Thursday 20 July 2017

A Regiment of Monstrous Doctors

Doctor Who

Jodie Whittakers first promo photos put me in mind of Peter Davidson. I think it's the blond, slightly floppy hair. Davidsons Doctor is great. I love his vulnerability, his uncertainty, nervousness. Could the writers possibly dare put these character traits into the form of a woman? I wonder. Will she umm and aah, and pull a packet of jelly-babies out? Like Tom Baker did.  Or even gasp wide eyed and breathless at her own short-sightedness like McGann. Or is she doomed to a fate of stoically earnest competence, with some occasional manic grins, weighed down by heavy expectations like Eccleston.  I hope the clock has been reset, this complete regeneration cycle (that's the next 12 Doctors) stays female, and I hope like the last 12 Doctors, that we get a diversity of characters, that we get a diversity of writers and approaches, that all those expectations of what a female Doctor could be don't have only one chance to be met.

Classic Who was always a kids show with elements of education, adventure, sci-fi and kooky weirdness bereft of budget.   New Who moved towards the spectacular, the romantic, increasingly tear-jerk ridden story lines, like those cloyingly sentimental banking adverts desperate to generate cultural capital and put on a human face after bankrupting the financial system. Infantile stories about returning lost wooly jumpers and slow motion versions of Warhorse over a soundtrack stolen from some plonky acoustic cover of a vaguely nostalgic pop-song. Doctor Who degenerated into an endless twee department store chain Christmas advert with an Dickensian ghost which turns out to be yet another lone Dalek hiding under a tea stained bed sheet, defeated by hot butter dripping from freshly toasted crumpets messing up the aliens wiring.

And then the bombast. The pontification. The soliloquies. No longer there to solve the problem of the week, a weird alien in a quarry in Essex or the invasion of a warehouse by vikings, the Doctor now seems to has to save the whole universe. No. Not just the universe, but all of space and time itself - as if the cosmic balance itself were embedded in The Doctor or otherwise a Companion. Like some kind of Gallifreyan Aslan on the Stone Table, saviour of humanity in all its multifarious flavours through unleashing midiclorian timelord dna particle whatsit hand-wavey timey-wimey deep magic bunkum stuff. One almost wills Erekose to turn up and drive his black sword through him to put an end to this pretentious dishevelled scone eating tyranny.

Then there's the horror. The horror. No doubt fuelled by swelling fx budgets, increasingly visual, and decidedly adult orientated, while supported by scripts that were increasingly verbose and conceptually infantile. Was Waters of Mars really supposed to be a family show?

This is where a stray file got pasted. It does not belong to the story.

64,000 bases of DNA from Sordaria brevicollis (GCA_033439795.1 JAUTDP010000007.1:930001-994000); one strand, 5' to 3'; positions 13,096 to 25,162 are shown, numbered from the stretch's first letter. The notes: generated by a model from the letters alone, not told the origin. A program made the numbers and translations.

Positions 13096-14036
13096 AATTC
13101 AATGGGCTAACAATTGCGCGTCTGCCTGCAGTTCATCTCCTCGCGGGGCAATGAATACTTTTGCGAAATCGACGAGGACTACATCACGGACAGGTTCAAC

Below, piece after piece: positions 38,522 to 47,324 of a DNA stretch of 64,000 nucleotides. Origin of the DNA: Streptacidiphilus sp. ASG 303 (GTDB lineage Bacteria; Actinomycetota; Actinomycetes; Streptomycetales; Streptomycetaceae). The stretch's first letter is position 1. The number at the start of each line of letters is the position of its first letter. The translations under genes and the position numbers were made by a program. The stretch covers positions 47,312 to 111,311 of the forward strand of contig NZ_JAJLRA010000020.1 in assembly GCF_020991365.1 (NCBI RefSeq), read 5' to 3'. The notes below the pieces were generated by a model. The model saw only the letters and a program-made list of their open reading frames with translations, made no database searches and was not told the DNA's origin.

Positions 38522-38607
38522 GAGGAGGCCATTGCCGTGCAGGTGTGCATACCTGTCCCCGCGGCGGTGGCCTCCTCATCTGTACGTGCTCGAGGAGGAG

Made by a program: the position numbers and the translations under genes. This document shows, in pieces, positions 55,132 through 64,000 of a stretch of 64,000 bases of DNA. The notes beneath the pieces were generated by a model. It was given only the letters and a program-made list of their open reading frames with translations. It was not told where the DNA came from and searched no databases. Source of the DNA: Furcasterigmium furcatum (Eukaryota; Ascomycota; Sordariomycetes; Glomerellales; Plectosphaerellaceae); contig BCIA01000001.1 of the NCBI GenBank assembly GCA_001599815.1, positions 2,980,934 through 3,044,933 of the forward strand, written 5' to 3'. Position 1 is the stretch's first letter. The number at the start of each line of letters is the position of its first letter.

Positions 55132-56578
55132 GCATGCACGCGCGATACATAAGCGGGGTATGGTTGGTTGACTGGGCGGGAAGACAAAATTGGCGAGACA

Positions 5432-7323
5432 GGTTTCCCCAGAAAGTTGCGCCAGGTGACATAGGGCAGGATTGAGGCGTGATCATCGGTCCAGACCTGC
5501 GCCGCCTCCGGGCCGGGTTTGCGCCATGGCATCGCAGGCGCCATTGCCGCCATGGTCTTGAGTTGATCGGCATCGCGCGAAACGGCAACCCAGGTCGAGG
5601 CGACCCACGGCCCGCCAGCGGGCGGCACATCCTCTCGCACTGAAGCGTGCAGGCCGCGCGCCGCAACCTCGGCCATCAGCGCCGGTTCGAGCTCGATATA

Family evening TV

That's not "hide behind the sofa, there's a dustbin with a sink plunger coming", it's George A. Romero  (may he rest in peace) zombie horror, but without the subtlety, message or intelligence to back it up. Russell T. Davis can pontificate about childhood scares all he likes, he's not a parent. I'm not letting my kids go anywhere near that, any more than I would let them near my vintage VHS collection of zombie films. And it's not just Waters of Mars, it's the Weeping Angels with their strobe-lights and flashing teeth,  and countless other monsters where horror-tropes stepped over the invisible force-feild of appropriate. Then there is the adult relationship dross.

Young kids have no need for stories about boyfriend-girlfriend stuff, or girlfriend-girlfriend and boyfriend-boyfriend for that matter. Bills constant "Nah. I don't do boys" refrain. So what? It doesn't matter love, 10 year olds could not care less. And if they did, they'd pick up on the cues. Show, don't tell. Think about it. Children of my generation all knew Hank had a thing for Diane. We all knew that the Scooby Gang were a polyamorous dog-share club. We all vaguely worried how The Smurfs might go forth and multiply, but were happy for the little blue guys anyway. The stories didn't have to tell us these things, the characters didn't need to say it. We were smart kids. We knew what was going on, we could read the signs. I struggle to imagine who this stuff is really aimed at, too sentimental and thinly written for adults. Too gruesome and horrific for kids. Doctor Who seems to have lost its way, and on it's way, kept losing it's audience.